Welcome to the University of Texas Skywatchers' Report for Monday February 19th through Sunday February 25th.

The moon is at first quarter in the morning hours of Saturday the 24th.

Look for the very slim crescent moon alongside Venus early in the week. On Monday the 19th, look for the moon right above the very bright Venus shortly after the sun sets. On Tuesday the moon will be much higher, but is still only a slight crescent. Venus is currently setting at about 8:30 p.m.

Saturn is rising at about 5:15 p.m. at midweek so it is now well placed in the early evening skies. Jupiter is rising at about 2:20 a.m. this week, with Mars up at about 5 a.m.

The Themis mission that was mentioned in last week’s report did eventually launch last week. The launch was delayed from its original date due to high winds, but it did eventually blast off from Florida on Saturday. The mission is a set of 5 probes that will study the northern lights. Logon to www.nasa.gov/mission_pages/themis/ for more information.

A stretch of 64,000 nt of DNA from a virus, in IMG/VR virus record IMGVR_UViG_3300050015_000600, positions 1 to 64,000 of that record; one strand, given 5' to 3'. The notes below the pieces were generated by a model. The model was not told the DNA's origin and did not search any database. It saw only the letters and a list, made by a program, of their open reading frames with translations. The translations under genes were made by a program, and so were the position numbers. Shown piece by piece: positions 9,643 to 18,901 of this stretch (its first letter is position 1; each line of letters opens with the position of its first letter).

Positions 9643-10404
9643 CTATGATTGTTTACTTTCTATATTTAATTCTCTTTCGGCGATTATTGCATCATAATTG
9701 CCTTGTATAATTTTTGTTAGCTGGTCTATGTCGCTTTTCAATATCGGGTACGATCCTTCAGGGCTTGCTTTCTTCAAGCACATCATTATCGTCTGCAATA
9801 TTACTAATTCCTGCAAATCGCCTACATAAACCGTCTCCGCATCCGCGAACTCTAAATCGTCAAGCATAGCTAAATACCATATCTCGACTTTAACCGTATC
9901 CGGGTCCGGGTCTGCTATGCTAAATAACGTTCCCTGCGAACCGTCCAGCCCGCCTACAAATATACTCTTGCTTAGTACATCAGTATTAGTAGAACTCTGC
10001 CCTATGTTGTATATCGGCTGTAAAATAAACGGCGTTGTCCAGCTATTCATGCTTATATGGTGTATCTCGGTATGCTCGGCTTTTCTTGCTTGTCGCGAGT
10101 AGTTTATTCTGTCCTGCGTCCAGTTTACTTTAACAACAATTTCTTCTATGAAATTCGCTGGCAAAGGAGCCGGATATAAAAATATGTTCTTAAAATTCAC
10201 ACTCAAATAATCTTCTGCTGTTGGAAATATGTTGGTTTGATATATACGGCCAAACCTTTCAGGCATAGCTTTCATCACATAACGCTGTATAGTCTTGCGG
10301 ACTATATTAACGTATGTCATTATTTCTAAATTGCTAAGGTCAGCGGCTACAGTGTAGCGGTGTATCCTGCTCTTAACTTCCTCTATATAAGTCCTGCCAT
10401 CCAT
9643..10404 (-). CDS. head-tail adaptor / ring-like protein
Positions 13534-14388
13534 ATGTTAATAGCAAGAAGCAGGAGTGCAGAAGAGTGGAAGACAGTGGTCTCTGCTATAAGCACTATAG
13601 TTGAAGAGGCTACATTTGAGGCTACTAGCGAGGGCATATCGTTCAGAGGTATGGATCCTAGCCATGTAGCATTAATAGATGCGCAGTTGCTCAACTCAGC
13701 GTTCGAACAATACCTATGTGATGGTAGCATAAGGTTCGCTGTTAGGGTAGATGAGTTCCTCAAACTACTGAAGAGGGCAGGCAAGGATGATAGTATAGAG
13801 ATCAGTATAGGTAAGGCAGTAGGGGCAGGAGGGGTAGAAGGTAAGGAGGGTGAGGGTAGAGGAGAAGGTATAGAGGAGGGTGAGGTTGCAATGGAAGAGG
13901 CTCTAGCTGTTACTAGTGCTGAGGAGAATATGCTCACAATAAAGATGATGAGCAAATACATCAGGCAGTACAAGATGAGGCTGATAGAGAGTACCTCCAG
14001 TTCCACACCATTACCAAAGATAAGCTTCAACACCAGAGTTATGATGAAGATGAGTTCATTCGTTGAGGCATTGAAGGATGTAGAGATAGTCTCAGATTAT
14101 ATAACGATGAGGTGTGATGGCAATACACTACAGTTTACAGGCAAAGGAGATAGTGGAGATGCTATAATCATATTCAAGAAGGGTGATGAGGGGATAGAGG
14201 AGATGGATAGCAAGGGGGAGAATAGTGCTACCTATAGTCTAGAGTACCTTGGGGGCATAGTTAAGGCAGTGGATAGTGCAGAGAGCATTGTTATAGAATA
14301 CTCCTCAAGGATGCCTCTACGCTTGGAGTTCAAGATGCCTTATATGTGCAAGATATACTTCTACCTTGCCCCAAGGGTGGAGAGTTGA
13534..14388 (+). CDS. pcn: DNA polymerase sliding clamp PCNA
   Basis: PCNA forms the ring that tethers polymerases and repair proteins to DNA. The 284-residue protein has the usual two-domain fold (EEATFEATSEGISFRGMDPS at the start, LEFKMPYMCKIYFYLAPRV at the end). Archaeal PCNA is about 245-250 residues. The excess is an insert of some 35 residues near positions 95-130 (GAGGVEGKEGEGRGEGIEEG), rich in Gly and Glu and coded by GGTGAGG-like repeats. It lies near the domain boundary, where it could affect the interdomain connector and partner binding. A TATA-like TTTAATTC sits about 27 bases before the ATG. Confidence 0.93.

A press release from the Mars Reconnaissance Orbiter last week sees the effects of ancient underground fluids. All the photos and press releases from the mission are available online at mars.jpl.nasa.gov/mro/

Public viewing at the 16 inch reflector on top of Robert Lee Moore Hall is on Wednesday nights from 7 to 9 p.m. RLM is located on the southeast corner of Dean Keeton and Speedway. Take the elevator to the 17th floor and follow the signs to the telescope.

Public viewing at the 9 inch refractor at Painter Hall is on Friday and Saturday nights from 7 to 9 p.m. Painter Hall is located on 24th street about halfway between Speedway and Guadalupe and is northeast of the UT Tower.

All events are free and open to all ages and no reservations are required. Note that viewing times and availability change throughout the year. Observing events are weather permitting. Please call 232-4265 for weather cancellation information, which is updated 30 to 60 minutes before viewing start time on nights when public viewing is cancelled.

Thank you for calling the University of Texas Skywatchers' Report.



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